(Wired) A method of printing nanometer-tall pillars has been used to create full-colour images with a resolution pushing up against the maximum theoretical limit. The Singapore-based team, who describe their work in a paper in Nature Nanotechnology, created pixels using tiny nanoscale posts, with silver and gold nanodiscs on top. The distance between these structures, and their diameter, sets the colour of light that they reflect. As proof of concept, the researchers, based at Singpore’s Agency for Science, Technology and Research, printed a 50 x 50 micrometer image of Lena Söderberg, a Swedish model from a 1972 issue of Playboy magazine, often used in image processing experiments. They used electro-beam lithography to cover a silicon wafer with pillars made from an insulating material, then deposited the nanodiscs on top and coated the surface of the wafer with metal to reflect the coloured light and make the image brighter. The resulting image came in at an impressive 100,000 DPI resolution. That’s right up at the maximum possible resolution that can be achieved. Even under the best microscope, a limit can be reached due to the wavelength of visible light. The other benefit of using nanostructures to create colour is that they’ll never fade. So long as the pillars don’t corrode and change shape, the image won’t change over time.
(Technology Review) MC10, a startup in Cambridge, Massachusetts, is getting ready to commercialize highperformance electronics that can stretch. The technology could lead to such products as skin patches that monitor whether the wearer is sufficiently hydrated, or inflatable balloon catheters equipped with sensors that measure electrical misfiring caused by cardiac arrhythmias. Microelectronics have long “depended on a rigid, brittle wafer,” says David Icke, MC10’s CEO. MC10 uses a few tricks to change that. To make both the hydration-sensing patch and the catheter, gold electrodes and wires just a few hundred nanometers thick are deposited on silicon wafers by conventional means, then peeled off and applied to stretchable polymers. The serpentine wires elongate when the polymers stretch, either when the balloon inflates in the heart or as the patch moves around on the skin. The electrodes measure electrical impedance to detect the electrical signals in cardiac tissue or moisture levels in the skin. The company is building on lab prototypes made by University of Illinois materials scientist John Rogers, a company cofounder. Rogers’s technologies have advantages over other approaches to flexible electronics. For example, organic polymer electronics can only bend, not stretch, and they are slower than devices made of inorganic semiconductor materials or precious metals such as gold, so they can’t provide precise real-time biological readings.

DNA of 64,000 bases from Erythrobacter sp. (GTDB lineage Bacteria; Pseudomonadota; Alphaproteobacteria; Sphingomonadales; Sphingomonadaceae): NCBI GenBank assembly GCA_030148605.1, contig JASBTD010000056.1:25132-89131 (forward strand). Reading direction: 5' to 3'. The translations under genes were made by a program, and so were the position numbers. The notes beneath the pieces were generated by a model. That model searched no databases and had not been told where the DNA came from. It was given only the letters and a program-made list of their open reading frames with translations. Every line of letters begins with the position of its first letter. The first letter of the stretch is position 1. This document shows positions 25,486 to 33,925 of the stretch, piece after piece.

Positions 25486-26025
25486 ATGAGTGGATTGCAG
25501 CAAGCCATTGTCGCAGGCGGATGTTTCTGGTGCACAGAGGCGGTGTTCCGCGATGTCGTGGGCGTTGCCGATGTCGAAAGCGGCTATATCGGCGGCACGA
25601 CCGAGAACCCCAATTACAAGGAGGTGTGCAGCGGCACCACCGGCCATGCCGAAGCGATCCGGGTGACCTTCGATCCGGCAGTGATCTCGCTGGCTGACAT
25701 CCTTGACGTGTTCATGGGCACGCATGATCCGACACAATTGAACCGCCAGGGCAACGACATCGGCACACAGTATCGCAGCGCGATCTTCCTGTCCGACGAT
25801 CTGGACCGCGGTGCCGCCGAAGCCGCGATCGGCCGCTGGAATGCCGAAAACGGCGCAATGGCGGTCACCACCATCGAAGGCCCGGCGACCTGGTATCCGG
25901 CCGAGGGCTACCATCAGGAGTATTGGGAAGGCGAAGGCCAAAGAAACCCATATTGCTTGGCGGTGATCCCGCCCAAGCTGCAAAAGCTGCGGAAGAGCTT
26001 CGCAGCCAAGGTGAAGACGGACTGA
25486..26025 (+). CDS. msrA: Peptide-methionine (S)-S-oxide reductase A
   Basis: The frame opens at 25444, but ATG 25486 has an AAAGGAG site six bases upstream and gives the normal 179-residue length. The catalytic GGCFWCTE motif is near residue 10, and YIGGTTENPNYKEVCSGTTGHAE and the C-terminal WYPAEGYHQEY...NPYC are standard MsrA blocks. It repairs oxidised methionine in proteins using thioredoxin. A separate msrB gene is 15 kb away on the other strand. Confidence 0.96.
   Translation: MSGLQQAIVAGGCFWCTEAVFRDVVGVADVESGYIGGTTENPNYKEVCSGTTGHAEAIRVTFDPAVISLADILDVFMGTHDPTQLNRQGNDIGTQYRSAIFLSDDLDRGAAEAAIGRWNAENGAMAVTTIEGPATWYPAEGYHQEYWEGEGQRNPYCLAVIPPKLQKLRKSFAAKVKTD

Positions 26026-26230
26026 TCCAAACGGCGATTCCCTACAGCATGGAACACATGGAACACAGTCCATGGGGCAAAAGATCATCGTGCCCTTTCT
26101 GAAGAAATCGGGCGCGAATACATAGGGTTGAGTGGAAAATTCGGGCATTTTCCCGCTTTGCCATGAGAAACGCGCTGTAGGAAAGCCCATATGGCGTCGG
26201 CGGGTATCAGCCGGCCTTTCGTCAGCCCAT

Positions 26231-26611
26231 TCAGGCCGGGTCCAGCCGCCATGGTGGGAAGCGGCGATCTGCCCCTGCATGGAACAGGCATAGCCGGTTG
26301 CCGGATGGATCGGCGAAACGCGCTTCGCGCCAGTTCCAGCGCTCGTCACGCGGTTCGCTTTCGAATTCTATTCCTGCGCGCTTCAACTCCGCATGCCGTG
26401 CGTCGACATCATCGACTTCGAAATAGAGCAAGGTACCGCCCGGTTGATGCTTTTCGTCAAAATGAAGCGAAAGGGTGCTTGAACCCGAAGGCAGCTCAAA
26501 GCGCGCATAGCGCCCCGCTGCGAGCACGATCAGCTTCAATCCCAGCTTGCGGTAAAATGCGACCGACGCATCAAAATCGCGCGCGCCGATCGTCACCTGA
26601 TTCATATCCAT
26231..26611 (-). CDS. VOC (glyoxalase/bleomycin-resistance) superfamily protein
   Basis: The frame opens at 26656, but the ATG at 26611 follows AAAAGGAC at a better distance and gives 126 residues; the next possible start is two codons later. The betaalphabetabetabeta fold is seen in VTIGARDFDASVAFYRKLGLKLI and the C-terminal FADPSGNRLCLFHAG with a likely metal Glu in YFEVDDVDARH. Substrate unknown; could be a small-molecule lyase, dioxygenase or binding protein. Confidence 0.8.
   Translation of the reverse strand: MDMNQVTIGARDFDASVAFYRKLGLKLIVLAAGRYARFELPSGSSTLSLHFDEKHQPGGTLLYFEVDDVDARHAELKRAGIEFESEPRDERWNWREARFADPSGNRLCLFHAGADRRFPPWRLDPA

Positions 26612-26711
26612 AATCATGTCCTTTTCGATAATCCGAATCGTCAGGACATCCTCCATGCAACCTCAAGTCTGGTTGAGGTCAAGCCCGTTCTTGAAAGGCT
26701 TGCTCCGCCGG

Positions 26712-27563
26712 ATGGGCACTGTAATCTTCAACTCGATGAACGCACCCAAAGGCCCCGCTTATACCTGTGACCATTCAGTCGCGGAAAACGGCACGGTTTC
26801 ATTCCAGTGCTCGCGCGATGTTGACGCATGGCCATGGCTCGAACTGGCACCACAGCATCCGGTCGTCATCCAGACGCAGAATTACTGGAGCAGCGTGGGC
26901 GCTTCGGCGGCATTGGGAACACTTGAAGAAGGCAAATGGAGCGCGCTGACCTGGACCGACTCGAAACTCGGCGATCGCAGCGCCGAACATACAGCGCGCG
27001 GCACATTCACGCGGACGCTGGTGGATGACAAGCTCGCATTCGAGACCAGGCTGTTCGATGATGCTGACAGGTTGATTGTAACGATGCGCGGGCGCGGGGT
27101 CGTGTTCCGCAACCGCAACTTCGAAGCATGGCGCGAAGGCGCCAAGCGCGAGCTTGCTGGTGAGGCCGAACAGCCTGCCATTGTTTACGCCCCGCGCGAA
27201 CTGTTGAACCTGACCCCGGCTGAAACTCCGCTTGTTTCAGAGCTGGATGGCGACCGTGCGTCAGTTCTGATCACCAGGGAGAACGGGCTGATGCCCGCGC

(ACS) Shingles that generate electricity from the sun, and can be installed like traditional roofing, already are a commercial reality. But the advance-a new world performance record for solar cells made with “earth-abundant” materials—could make them more affordable and ease the integration of photovoltaics into other parts of buildings, the scientists said. The new photovoltaic technology uses abundant, less-expensive materials like copper and zinc—”earth-abundant materials”—instead of indium, gallium and other so-called “rare earth” elements. These substances not only are scarce, but are supplied largely by foreign countries, with China mining more than 90 percent of the rare earths needed for batteries in hybrid cars, magnets, electronics and other high-tech products. At the national meeting of the American Chemical Society, Harry Atwater and James C. Stevens described successful efforts to replace rare earth and other costly metals in photovoltaic devices with materials that are less-expensive and more sustainable. Atwater and Stevens described development and testing of new devices made with zinc phosphide and copper oxide that broke records for both electrical current and voltage achieved by existing thin-film solar energy conversion devices made with zinc and copper. The advance adds to evidence that materials like zinc phosphide and copper oxide should be capable of achieving very high efficiencies, producing electricity at a cost approaching that of coal-fired power plants. That milestone could come within 20 years, Atwater said.